• you are the dependent spouse;
  • your spouse is the supporting spouse; and
  • that giving you alimony is fair (equitable) after considering the list of factors below. However, the judge may not award alimony under some circumstances of marital misconduct.1

To decide the amount of alimony and for how long alimony will be paid, a judge will consider:

  1. any bad behavior during the marriage (“marital misconduct”) of either spouse; Note:The judge can consider marital misconduct that happened after the date of separation in order to help prove that marital misconduct happened during the marriage;
  2. the relative earnings and earning capacity of each spouse;
  3. the age, physical, mental, and emotional condition of each spouse;
  4. the amount and source of income for each spouse including, but not limited to, earnings, dividends, and benefits, like retirement, medical, insurance, and Social Security;
  5. the length of your marriage;
  6. the contribution of one spouse to the education, training, or increased earning potential of the other spouse;
  7. the effect that having custody of a child will have on that spouse’s earning capacity and expenses;
  8. the standard of living during the marriage;
  9. the education of each spouse;
  10. the time necessary for the spouse getting alimony to get the education or training needed to be able to find a job to meet her/his economic needs;
  11. the relative assets, debts, and liabilities of each spouse (including legal obligations of support);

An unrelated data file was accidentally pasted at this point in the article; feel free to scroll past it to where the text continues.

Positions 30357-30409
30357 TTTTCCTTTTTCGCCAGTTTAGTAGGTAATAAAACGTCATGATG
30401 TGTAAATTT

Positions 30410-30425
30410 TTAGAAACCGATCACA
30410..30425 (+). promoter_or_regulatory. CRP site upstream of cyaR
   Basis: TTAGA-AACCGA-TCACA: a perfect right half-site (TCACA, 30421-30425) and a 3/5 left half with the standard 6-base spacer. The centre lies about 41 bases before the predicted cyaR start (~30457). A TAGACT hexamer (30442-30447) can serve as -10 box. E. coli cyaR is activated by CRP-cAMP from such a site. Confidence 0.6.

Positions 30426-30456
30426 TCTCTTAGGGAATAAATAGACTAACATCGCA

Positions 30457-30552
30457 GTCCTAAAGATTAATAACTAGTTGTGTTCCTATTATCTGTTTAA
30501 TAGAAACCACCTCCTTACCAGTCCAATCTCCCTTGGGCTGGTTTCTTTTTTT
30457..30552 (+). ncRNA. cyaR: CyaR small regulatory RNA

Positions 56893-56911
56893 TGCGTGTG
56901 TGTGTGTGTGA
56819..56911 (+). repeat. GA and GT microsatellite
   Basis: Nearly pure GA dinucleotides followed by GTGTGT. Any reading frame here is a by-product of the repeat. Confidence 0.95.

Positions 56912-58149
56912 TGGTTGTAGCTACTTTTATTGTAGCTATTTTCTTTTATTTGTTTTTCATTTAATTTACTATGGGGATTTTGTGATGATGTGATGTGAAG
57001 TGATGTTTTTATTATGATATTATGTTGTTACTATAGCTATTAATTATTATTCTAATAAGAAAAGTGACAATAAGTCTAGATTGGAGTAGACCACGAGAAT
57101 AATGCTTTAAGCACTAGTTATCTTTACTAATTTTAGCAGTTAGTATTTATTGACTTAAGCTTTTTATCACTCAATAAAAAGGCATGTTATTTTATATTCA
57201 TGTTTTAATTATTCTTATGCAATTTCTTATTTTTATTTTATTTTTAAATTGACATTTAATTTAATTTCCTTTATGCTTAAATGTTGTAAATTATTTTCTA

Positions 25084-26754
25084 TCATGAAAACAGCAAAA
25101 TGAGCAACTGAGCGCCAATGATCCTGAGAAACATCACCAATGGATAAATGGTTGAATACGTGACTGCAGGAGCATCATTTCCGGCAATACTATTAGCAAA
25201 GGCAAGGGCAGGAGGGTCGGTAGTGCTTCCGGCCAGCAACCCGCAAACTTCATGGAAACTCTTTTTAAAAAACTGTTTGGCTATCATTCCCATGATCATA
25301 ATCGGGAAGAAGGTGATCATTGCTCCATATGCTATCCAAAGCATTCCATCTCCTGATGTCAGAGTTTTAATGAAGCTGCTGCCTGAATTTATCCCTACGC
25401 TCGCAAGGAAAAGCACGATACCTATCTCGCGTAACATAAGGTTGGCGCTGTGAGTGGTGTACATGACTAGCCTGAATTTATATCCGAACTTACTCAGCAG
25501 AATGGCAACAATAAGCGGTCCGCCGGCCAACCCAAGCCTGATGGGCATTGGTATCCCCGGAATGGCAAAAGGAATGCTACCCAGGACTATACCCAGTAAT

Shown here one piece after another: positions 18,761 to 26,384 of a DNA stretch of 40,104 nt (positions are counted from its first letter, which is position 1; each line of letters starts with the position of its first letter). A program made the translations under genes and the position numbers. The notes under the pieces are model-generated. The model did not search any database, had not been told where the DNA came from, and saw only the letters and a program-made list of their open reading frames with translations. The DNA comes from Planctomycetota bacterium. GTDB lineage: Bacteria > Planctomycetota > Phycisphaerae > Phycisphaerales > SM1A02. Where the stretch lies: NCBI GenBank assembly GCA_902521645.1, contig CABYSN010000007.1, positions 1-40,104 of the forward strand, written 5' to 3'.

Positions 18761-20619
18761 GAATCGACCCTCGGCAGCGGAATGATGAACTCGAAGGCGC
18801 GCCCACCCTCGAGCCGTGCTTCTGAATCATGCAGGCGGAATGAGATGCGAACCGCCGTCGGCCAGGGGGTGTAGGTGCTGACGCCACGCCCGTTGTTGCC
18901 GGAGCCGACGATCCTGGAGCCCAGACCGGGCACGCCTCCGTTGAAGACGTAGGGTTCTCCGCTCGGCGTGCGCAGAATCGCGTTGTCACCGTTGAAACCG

12. the property each spouse brought into the marriage;
  13. the contribution of a spouse as a homemaker;
  14. the needs of each spouse;
  15. the tax consequences of alimony; and
  16. any other economic factors the judge thinks are important.2

You or your spouse can request a jury trial to decide whether you or your spouse committed marital misconduct, as mentioned in #1, above.3

1 N.C.G.S.§ 50-16.3A(a)
2 N.C.G.S.§ 50-16.3A(b)
3 N.C.G.S.§ 50-16.3A(d)

What are the basic steps for filing for divorce?

While divorce laws vary by state, here are the basic steps:

  • First, you must meet the residency requirements of the state.
  • Second, you must have “grounds” (a legally acceptable reason) to end your marriage.
  • Third, you must file divorce papers and have copies sent to your spouse.
  • Fourth, if your spouse disagrees with anything in the divorce papers, then he will have the opportunity to file papers telling his side. This is called “contesting the divorce.” If he contests it, then you will have a series of court appearances to sort the issues out. If your spouse does not disagree with anything, then he should sign the papers and send them back to you. If your spouse agrees with everything and signs the papers, this is called a “simplified divorce” BUT it is only available if you do not have children with your spouse. If your spouse does not sign the papers for a simplified divorce, you would have to file a regular petition for dissolution of marriage. If your spouse doesn’t respond to those papers after being properly served, you can get a divorce “by default.”
  • Fifth, if there is property that you need divided or if you need financial support from your spouse, then you will have to work that out either in an out-of-court settlement or in a series of court hearings. Custody may also be decided as part of your divorce.

Where can I find additional information about divorce?

We hope the following link to an outside source may be helpful.

Legal Aid of North Carolina has a do-it-yourself divorce packet, which includes divorce forms that you might need, an explanation of the divorce process, and a glossary of terms you might encounter if you choose to get divorced. You should not use this packet, however, if you wish to get spousal support or divide property between you and your spouse.

WomensLaw.org is unrelated to the above organization and cannot vouch for the accuracy of its site. We provide these links for your information only.